What does gender pay gap reporting mean for my business?

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The government requirement for gender pay gap reporting has arisen from the ongoing discrepancies between male and female pay for jobs of equal value.

Gender pay gap reporting, therefore, seeks to identify discrepancies in pay so that organisations can begin to acknowledge and rectify the difference where appropriate. Putting the spotlight on the gender pay gap presents an excellent opportunity for UK employers to demonstrate that they are, or are taking action to become, UK employers of choice by ensuring a ‘fair day’s pay for a fair day’s work’, irrespective of gender.

Mind the pay gap

The UK has the 12th widest gender pay gap according to The Organisation for Economic Co-operation and Development (OECD) with their research showing that women 50+ have the largest gap. The Office for National Statistics (ONS) 2023 data reveals that the gender pay gap for all employees was 14.3%. ONS research also found that the full-time gap was 7.7% and the part-time pay gap was 3.3% (with women earning more).  

Whilst positive steps are being taken by organisations globally, the World Economic Forum predicts it could take another 170 years to achieve parity if we continue to move at today’s momentum. This has serious implications for businesses wanting to minimise the opportunity for industrial action and complete for top talent. 

Reasons for the pay gap are vast and complex. For example, women are typically more likely to work part-time, which can mean a lower rate of pay pro rata. Women are also underrepresented in senior roles that tend to command high salaries. Interestingly, for younger employees, in their 20’s the gap is 2.25%. This gap significantly increases for women in their 30’s (arguably when women are starting have or are well into family life) reaching 4.7%. The gender pay gap for women aged 60 or over is currently the largest at 14.2%.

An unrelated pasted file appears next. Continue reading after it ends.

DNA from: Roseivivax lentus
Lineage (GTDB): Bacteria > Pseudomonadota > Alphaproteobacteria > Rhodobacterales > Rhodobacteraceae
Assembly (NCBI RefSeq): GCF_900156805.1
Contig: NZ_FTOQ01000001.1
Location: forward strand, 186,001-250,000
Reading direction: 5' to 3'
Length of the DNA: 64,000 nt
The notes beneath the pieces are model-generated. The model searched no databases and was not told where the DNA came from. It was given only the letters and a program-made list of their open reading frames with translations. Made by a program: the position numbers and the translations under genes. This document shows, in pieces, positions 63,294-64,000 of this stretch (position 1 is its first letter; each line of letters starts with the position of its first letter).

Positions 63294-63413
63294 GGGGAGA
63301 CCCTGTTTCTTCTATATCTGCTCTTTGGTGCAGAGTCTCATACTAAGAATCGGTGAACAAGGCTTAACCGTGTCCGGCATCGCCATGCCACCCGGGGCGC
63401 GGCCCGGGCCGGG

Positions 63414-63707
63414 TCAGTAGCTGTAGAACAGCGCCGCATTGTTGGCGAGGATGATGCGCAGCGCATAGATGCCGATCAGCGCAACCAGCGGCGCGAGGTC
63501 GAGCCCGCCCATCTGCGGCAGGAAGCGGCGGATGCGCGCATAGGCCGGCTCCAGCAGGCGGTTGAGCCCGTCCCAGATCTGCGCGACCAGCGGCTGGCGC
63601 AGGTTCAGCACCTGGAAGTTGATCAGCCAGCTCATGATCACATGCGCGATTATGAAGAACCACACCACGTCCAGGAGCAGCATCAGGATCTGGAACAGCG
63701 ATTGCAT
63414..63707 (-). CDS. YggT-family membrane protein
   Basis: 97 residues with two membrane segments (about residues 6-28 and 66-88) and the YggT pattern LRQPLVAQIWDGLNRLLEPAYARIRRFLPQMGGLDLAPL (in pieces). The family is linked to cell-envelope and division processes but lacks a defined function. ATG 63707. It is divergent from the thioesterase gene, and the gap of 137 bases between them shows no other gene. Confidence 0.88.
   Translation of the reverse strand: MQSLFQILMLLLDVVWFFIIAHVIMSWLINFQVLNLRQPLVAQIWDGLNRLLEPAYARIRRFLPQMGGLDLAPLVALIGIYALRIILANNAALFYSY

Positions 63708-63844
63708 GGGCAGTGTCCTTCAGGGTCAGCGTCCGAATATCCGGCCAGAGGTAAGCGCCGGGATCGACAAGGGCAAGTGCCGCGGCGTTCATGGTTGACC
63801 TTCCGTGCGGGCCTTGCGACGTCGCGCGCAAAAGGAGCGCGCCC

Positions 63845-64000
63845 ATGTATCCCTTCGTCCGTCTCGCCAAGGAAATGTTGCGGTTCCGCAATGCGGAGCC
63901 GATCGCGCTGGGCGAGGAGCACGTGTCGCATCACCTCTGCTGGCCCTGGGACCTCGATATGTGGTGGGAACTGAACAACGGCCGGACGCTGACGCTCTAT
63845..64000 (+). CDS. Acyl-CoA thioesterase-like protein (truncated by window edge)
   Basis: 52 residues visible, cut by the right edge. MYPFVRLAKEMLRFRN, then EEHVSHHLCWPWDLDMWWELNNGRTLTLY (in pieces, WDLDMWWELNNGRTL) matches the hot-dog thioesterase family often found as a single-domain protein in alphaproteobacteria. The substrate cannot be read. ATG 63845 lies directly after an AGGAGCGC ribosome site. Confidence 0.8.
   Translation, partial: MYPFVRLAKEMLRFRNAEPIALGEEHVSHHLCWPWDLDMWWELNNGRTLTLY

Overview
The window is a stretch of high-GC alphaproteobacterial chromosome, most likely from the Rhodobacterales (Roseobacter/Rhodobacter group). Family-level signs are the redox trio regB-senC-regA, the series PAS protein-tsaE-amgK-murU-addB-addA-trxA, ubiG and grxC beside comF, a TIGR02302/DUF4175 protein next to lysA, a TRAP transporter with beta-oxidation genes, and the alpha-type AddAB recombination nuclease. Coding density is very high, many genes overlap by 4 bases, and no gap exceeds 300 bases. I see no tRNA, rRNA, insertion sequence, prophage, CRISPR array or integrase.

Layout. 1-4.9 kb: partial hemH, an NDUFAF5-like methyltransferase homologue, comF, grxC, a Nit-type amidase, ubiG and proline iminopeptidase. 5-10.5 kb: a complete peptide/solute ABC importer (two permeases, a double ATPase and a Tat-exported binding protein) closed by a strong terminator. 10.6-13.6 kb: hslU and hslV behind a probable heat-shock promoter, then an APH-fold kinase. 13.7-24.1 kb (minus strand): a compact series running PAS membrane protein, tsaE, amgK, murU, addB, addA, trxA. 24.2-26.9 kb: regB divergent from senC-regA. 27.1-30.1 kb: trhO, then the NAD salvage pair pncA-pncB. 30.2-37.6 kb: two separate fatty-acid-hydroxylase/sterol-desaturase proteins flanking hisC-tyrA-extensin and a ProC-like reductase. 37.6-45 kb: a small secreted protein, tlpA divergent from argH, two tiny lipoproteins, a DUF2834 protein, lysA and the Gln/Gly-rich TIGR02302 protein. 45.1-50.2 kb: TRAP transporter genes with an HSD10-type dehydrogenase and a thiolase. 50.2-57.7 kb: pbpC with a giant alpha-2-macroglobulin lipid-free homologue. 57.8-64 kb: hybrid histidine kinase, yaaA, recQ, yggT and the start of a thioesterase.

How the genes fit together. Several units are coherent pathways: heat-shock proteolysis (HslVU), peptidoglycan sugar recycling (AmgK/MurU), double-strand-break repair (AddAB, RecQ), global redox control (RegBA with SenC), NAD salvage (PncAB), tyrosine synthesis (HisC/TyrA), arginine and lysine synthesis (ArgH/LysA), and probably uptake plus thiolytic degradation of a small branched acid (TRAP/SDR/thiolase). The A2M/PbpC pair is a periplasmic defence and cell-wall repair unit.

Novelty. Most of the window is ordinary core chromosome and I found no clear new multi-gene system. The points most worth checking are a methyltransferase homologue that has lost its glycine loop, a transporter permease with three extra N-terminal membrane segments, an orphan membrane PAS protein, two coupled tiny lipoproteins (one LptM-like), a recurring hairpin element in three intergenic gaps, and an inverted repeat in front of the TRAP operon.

It has been revealed by the CIPD that 17% of large firms are not reporting their gender pay gap. With firms that employ between 250 and 499 people are the most likely to admit to not carrying out gender pay gap reporting in 2023. This report is required in the UK due to regulations introduced in 2017, require employers with 250+ employees to publish six specific average metrics showing their pay gap and bonus gap using calculations set-out in the regulations: 

These include…

  • Average gender pay gap as a mean average 
  • Average gender pay gap as a median average 
  • Average bonus gender pay gap as a mean average 
  • Average bonus gender pay gap as a median average 
  • Proportion of males receiving a bonus payment and proportion of females receiving a bonus payment 
  • The proportion of males and females when divided into four groups ordered from lowest to highest pay. 

Both ‘Ordinary’ pay (allowances, leave etc) and ‘bonus’ pay (remuneration such as commission, incentives, share options etc.) are to be considered when calculating the gap. 

This report must be published on the UK Governments gender pay gap reporting service website. With private and voluntary sector employees must make sure that the information is accompanied by a statement confirming its accuracy, signed by a director or equivalent.  

The report also must be published on your own organisations website in a place that is accessible to both employees and the public, and tit must remain there for at least three years.  

If you do not comply you are in breach of the Equality Act 2010 and therefore open to action by the EHRC. The EHRC have a series of actions and penalties they can impose on organisations depending on the type of business and nature of the breach.  

And the reputational risk to organisations failing to provide the required transparency should not be underestimated. 

What steps can I take to help my business? 

  • Do you need to report, i.e. how many employees do you have? Take contractors/temporary staff into consideration here and do they need to be included? 
  • Ensure your systems, payroll, in particular, are able to quickly and easily produce the data you need, specifically by gender 
  • Note the timing of payments including bonuses/incentives 
  • If systems are already in place, run a test using a previous pay period as a calculation to identify areas of risk 
  • If large gaps are uncovered, try and decrease these as quickly as possible 
  • Share your processes with other similar businesses and you may be able to improve your own

How we can help you.

It might seem like a big task, but it doesn’t have to be. All you need is your data (check) and the tools to do the job (that’s where we come in!). 

We like to take the administration out of HR so that you can focus on adding value. We’ve built the gender reporting requirements into our software so that you can have your data, however, you might like to see it, in real time at the click of a button. 

Sounds simple? It is. If you’d like to know more about how it works, book a demo today.